The Mighty Mekong River. Think of it as the Mississippi of Southeast Asia.

This beast flows through six countries, originating in the Tibetan plateau of China and finally joining the sea at the bottom of Vietnam. It river is the lifeblood of millions of people who live and work on it. It also is home to endangered species, two of which we visited on the Mekong and many on Tonle Sap Lake in Cambodia.

We enjoyed six nights along the Mekong near the small city of Kratie. Our first critter excursion was to hop a boat at Kampi, to visit the Irrawaddy river dolphin.  These dolphins live in small, isolated groups in various freshwaters or brackish waters throughout Southeast Asia. There are only about 80 of them in Cambodia and possibly only a few thousand total, putting them squarely on the endangered list. Most are casualties of net fishing. The village of Kampi has started tours of the river for tourists to see these dolphins, as a way to raise awareness and funds to keep these dolphins from extinction. It also helps the villagers make a better living than they would just fishing and farming.

Lacking the graceful features of ocean dolphins, these cute, round-headed critters still gave us quite a show. Like other dolphins, they have the face of a perpetual smile.

Distant dolphins

It’s tough to catch them on video, though Ken tried…

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Luckily, our fellow traveler Julian was armed with a zoom lens and a quick trigger finger, and got some great stills, which he let us “borrow”.

Two of them!

Further up the Mekong, we stopped at the Mekong Turtle Conservation Center.

This facility helps another, highly endangered animal: the Cantor’s giant soft-shell turtle. They are one of the world’s largest and rarest freshwater turtles. Thinking the animals had gone extinct after none had been spotted for over 4 years, scientists made a great discovery in 2007 by finding a small population in the Mekong near Sambor Village. In 2011, the conservation center was opened as a hatchery and education center.

Cantor's softshell turtle

Tourists can visit and see these guys close-up. Thank goodness, too, as these turtles are nearly impossible to spot in the river. They bury themselves in the sand at the bottom of the river and only come up for air two times a day. As we toured the center, we got a closer look at these funny looking critters. They are light brown, very flat and even have a little pokey nose.  They have a good chance of survival, thanks to prayers from the local monks. The center is located next to the 100 Pillar Wat and the monks give much support to these rare animals.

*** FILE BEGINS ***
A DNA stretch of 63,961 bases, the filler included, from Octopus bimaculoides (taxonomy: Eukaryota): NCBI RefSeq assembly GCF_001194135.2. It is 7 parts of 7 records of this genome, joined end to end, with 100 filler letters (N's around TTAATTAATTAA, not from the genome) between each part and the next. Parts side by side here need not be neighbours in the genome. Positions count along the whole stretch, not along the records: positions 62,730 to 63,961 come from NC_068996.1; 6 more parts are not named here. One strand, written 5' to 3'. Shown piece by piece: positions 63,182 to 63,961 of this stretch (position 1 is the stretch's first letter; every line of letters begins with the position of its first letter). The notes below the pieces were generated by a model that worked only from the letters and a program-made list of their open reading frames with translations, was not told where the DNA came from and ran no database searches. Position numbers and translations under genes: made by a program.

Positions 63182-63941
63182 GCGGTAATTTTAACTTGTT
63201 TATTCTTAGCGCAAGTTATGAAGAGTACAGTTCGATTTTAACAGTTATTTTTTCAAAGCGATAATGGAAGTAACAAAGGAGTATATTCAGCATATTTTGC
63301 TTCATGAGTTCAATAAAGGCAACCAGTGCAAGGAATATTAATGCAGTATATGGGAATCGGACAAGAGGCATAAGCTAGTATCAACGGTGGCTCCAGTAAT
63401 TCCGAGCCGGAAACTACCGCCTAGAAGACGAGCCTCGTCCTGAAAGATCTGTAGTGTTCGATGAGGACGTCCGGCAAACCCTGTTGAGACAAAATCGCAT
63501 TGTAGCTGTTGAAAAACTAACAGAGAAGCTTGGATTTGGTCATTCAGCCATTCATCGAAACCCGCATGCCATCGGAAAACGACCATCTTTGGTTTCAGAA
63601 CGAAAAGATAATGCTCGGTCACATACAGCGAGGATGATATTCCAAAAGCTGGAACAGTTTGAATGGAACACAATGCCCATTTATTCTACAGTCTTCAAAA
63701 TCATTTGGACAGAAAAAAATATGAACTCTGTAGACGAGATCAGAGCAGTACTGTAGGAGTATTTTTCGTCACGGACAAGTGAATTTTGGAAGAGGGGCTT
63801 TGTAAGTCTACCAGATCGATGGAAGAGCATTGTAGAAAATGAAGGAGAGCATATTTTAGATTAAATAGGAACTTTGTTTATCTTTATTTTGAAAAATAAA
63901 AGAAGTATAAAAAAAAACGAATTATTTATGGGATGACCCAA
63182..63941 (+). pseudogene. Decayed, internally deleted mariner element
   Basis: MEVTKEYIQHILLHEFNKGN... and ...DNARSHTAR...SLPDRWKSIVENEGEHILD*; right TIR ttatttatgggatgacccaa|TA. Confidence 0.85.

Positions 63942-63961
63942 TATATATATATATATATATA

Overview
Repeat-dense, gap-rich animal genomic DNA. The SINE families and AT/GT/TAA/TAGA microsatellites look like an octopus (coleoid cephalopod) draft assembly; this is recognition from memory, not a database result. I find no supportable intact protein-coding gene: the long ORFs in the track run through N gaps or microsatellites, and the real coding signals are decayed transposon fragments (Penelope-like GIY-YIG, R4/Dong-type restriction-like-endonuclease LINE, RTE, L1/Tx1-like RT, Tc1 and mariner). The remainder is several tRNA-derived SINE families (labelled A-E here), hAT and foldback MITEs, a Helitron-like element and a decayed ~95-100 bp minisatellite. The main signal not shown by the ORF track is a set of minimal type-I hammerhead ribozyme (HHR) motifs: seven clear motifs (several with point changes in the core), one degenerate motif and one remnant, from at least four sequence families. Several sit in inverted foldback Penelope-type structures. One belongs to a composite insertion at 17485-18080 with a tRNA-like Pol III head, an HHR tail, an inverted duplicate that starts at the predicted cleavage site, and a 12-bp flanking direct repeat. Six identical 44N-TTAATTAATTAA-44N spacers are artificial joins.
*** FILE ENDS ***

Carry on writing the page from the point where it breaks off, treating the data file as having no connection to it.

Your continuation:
Gotta get big enough to be released back into the Mighty Mekong

I'm ready!

And on our last full day in Cambodia, I went to see the birds of Prek Toal. This is a flooded forest reserve on Tonle Sap lake and is home to tens of thousand of breeding birds. They come during the dry season and put on quite a show, filling up all the tall trees they can find with nests.


I took a tour organized by the Sam Veasana Center, which works to preserve the area and help the locals earn a living wage. Before the center, the locals would take the eggs and chicks for food. Since creating the reserve in 2001, the bird species numbers have improved every single year. Taking a long boat out to a very questionable viewing platform (OSHA would not approve), I was treated to a great view of cormorants, pelicans, kingfishers, hawks and 4 kinds of storks.

Gee, I hope this platform holds.

Heading out of the reserve proved exciting when the driver lost his way. The boat trails are marked simply by plastic trash bags. At one point the bags ran out and large trees and growth blocked our path.

Where are we?

He tried a few ways to get out and was not successful. Taking stock of the dwindling water and the few pieces of fruit for the 7 people on the boat, images of Lord of the Flies entered my brain. After an hour, the driver successfully found the way out. And while famished, we managed to keep from eating each other and made it to a very late lunch.

Happier driver

While Cambodia’s civil war took its toll on the country’s critters, the Khmer people are beginning to realize they cannot waste the special wildlife they do have. It was great to support the conservation work being done there and to enjoy some views of cute critters and life on the water.

Boat fixing on Tonle Sap Lake

Yes, even the 90% Buddhist country has a Christian church in the floating village.